Parenting in the French Style | #parenting

Photo courtesy of Jon Kile.

The minute I suggested the name of this ongoing column, I regretted it. “Renaissance Dad.” It was merely a play on “Renaissance Man,” and nothing more. But it also sounds a little arrogant and implies that I parent in some advanced way with better outcomes. None of that is true. I’m just a regular dad who was dealt a circumstance that put me in a position to have the kind of time many mothers have to spend with their kids. 

I’m reminded of an article that I read a while back that had a title that something along the lines of, “I decided to parent like a French dad and you’ll never believe what happened.” Click bait. Of course I clicked. The algorithm knows me. 

I assumed that the French method involved giving your kids wine and cigarettes. In reality it had more to do with not making the children the center of attention and not talking to them like babies. Turns out, my wife and I were accidentally doing this (sans wine and cigs). And is just me, or doesn’t all French sound like baby talk? 

About the same time our son started forming words (I believe he was three weeks old) the baby talk from us stopped. For me, it wasn’t out of some evolved notion that I should treat my kid like an intelligent being, as much as the difficulty I have mustering false enthusiasm. Yes, we goo-goo-gah-gah’ed at both of our kids, but when speaking to them, we didn’t sound like Betty Boop. Now that they’re older, approximately 50% of the things our kids say to us begin with, “Dad, Mom, watch this.” This is followed by a mundane action, which they are extremely proud of, or didn’t quite go as planned. As much as I’d love to encourage them, I can’t feign being impressed by the 100th way they attempted to blow a bubble with their gum. In response, we’ve typically responded to these feats with sarcastic approval: “Amaaaazing.”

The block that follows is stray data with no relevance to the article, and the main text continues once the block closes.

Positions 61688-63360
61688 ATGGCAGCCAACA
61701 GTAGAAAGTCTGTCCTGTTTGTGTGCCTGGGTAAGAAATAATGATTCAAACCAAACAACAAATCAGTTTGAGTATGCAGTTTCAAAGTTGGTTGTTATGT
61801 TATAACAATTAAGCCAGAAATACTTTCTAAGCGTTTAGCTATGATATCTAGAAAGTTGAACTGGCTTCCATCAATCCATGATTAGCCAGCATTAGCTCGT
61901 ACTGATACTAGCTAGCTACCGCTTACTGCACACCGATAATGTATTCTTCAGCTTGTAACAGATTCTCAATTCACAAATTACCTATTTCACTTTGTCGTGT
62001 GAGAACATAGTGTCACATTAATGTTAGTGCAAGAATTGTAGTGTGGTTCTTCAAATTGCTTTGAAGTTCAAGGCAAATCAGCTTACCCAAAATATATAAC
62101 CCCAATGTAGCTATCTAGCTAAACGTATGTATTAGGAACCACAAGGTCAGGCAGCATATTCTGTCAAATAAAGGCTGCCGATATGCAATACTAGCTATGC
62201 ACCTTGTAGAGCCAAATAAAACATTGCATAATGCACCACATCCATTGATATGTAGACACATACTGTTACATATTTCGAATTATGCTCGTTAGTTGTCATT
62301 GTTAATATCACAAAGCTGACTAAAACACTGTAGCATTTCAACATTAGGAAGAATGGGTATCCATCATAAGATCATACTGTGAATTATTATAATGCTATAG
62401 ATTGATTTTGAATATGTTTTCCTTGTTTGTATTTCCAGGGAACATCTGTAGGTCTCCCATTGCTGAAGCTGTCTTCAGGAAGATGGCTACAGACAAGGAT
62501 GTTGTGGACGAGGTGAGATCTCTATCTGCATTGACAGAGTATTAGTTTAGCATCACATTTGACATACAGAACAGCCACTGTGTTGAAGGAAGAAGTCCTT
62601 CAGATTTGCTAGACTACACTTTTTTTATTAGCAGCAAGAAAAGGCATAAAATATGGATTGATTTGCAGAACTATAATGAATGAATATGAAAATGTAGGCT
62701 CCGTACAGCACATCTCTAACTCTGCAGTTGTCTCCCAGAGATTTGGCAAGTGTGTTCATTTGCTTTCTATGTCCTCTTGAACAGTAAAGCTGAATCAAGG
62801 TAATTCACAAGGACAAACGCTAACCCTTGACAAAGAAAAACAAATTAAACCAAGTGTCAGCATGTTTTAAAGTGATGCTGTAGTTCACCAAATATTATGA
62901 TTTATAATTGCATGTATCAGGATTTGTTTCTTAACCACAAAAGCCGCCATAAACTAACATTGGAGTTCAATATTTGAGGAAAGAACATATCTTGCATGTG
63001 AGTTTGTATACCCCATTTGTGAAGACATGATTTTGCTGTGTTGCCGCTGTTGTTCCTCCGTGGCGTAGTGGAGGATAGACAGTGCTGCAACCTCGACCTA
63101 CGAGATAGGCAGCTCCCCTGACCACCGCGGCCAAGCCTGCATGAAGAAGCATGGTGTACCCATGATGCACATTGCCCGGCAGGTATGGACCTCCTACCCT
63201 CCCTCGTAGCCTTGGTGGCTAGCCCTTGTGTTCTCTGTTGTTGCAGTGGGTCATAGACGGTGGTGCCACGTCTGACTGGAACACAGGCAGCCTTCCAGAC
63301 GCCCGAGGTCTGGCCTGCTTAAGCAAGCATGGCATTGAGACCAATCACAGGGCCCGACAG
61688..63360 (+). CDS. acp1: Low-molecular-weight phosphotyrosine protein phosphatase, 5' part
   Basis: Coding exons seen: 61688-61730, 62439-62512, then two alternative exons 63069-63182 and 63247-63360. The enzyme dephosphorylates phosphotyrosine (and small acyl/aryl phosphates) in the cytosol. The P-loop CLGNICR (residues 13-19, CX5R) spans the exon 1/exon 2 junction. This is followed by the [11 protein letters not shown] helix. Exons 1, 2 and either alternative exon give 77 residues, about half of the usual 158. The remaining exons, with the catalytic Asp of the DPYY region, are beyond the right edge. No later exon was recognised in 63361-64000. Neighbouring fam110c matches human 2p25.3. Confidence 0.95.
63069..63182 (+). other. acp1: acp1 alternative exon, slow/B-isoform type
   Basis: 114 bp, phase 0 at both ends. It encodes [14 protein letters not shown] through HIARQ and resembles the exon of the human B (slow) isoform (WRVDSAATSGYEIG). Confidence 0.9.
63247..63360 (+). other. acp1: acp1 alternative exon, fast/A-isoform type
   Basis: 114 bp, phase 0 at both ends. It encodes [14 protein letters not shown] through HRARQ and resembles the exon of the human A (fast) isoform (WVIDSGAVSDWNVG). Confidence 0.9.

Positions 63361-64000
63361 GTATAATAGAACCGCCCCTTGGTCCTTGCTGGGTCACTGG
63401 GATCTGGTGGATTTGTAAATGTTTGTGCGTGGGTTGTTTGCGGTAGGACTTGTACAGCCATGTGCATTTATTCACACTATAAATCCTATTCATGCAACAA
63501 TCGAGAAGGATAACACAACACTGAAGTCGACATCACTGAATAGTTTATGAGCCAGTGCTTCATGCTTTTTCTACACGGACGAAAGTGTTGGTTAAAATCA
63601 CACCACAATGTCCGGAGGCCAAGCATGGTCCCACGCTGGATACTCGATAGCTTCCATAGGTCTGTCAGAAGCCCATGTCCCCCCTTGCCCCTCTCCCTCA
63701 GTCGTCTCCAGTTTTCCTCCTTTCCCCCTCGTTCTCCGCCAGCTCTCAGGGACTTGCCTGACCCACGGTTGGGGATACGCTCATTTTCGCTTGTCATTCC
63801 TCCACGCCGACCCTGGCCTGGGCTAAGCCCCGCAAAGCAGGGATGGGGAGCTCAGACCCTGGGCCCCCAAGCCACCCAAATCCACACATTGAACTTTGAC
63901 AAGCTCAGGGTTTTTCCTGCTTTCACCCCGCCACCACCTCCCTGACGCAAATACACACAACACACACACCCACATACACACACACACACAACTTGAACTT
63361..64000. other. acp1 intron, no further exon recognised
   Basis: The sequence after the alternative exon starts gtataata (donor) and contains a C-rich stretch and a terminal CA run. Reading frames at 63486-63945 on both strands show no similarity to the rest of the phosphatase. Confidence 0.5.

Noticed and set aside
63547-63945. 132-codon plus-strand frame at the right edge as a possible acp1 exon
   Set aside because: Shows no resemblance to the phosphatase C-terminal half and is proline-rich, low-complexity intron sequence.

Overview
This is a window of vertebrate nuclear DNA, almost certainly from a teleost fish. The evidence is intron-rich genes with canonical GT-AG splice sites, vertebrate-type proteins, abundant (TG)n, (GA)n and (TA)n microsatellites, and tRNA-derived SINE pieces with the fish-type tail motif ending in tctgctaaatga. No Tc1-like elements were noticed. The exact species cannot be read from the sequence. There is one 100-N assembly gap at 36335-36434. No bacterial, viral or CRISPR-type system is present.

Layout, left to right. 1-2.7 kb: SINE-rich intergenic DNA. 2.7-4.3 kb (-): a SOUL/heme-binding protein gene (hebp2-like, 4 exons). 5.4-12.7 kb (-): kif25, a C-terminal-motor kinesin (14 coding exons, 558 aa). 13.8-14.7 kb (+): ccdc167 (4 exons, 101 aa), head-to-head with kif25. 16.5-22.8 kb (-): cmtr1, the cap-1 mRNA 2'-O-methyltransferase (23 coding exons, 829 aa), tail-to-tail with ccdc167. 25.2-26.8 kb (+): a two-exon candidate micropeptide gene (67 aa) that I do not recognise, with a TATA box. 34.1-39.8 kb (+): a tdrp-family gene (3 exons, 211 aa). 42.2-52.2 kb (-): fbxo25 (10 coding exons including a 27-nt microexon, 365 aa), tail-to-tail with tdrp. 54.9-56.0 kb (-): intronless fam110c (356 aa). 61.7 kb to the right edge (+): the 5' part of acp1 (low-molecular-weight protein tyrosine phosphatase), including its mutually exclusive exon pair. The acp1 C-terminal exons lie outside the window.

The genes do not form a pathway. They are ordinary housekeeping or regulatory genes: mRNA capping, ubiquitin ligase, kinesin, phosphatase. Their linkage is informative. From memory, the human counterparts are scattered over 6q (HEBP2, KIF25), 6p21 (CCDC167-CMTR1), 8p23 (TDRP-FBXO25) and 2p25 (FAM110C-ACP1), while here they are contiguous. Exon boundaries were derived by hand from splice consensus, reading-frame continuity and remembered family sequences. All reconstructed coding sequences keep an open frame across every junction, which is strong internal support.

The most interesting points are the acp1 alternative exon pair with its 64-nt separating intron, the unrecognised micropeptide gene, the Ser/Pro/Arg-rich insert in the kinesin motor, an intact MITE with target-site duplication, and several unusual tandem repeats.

Being exposed to sarcasm from the age of two, they learned to dish it back: “Look kids, horses!” “Amaaazing, Dad.” It’s always fun to hear my own voice coming out of a scale model of myself. 

In terms of not making them the center of attention, this isn’t some sort of high-level twist on parenting. Who are we fooling? Kids are the center of attention, but I like to think we draw the line. We’ll sign them up for different activities and sports like you’re supposed to, but we’re not going to build our lifestyle around the possibility that they’ll win an Olympic medal in fencing. As much as we’d like to accommodate all possible interests, their activities have to be able to fit into the family dynamic. I think this attitude stems from when I was a kid and my dad, faced with driving me to daily baseball practices, dusted off a yellow 10-speed rusting in our garage. I rode what my teammates dubbed “The Brady Bunch Bike” through Southern California traffic and my baseball career peaked at age 13. Maybe my dad read a French parenting book. 

I’m not criticizing parents who do invest heavily into helping their child excel at something – because I think many of them take great joy in doing that – but I took no joy sitting in a folding chair during karate class.